We're lucky here in Malibu. Our branch of the L.A. County library is open six days a week, has a decent selection of books, a great selection of videos, a pod of computers for public use and every year, courtesy of the local elementary school, displays macaroni-covered renderings of the California missions.
But if you want to browse the card catalog, good luck. (And by card catalog I mean the online data base, which has replaced those birds-eye maple cabinets, the ones with the long and skinny drawers filled with foxed and fuzzy cards. I miss them, miss the typewriting and the thumbprints and the typos, miss the musty scent, the sense of time, but that's a different essay.)
I'm a fan of the online database. You get to see all the books in all the county branches. You can reserve almost anything and get it delivered to your local library within days. Sure, you lose the serendipity of linear browsing but you gain the power of the boolean search. Not a terrible tradeoff.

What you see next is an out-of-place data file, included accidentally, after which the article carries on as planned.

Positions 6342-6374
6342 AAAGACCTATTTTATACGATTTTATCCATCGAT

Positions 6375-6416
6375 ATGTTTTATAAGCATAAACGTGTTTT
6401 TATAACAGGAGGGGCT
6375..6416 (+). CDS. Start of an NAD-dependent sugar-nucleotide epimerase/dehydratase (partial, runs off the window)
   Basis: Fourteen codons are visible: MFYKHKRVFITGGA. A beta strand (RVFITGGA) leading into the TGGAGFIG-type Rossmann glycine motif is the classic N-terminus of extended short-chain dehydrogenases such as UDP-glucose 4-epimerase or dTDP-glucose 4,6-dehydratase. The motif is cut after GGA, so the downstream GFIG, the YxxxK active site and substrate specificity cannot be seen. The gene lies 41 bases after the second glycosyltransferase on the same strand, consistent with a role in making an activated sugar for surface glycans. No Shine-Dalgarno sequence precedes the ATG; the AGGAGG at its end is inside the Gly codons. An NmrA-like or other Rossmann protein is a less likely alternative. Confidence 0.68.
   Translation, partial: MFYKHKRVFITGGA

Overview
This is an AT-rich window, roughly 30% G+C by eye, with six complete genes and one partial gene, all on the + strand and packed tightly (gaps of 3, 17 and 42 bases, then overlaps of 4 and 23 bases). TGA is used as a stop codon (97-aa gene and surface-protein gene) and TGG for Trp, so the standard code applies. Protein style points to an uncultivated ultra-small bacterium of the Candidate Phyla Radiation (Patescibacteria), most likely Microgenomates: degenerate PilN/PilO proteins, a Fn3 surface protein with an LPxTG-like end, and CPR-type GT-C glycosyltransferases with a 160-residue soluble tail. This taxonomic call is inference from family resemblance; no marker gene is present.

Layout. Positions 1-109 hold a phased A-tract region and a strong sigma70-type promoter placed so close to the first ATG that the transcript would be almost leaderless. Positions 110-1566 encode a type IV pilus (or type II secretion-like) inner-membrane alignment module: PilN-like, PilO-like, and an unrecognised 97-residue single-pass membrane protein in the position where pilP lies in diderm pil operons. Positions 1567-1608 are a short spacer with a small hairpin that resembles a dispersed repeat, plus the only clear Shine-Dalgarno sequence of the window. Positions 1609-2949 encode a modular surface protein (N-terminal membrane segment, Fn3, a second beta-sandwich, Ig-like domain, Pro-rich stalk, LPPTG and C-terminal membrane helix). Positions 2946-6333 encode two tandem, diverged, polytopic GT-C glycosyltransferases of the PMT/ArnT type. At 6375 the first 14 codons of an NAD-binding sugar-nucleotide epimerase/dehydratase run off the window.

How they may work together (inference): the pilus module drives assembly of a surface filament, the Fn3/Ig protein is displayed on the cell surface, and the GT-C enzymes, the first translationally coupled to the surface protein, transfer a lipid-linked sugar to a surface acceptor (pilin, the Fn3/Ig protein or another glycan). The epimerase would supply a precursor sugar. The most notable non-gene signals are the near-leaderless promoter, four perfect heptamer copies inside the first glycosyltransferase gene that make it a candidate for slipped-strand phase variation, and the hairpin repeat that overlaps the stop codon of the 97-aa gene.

In the beginning, as with the card catalogs, anyone could peek inside. Wake up the computer with a tap of the space bar and there it was, the online search box. Just enter the author or title or keyword and the hunt was on. Now, however, you have to enter your library card number just to search the catalog.
If you don't have a library card, or simply don't want to leave yet another electronic trail in the world, you have to ask a librarian to stop what they're doing to help you. And in Malibu, since the dedicated data base computers are broken, all three of them, you now have to wait in line for one of the wildly popular public computers to sign on.
We're lucky to have the library here. Consider the deep cuts in operating hours in other libraries and I have to say we in Malibu are extremely lucky. But putting something as simple as a search behind any kind of barrier is contrary to the open source nature of the library.
Bring back the truly free and open card catalog. Put the "public" back into library.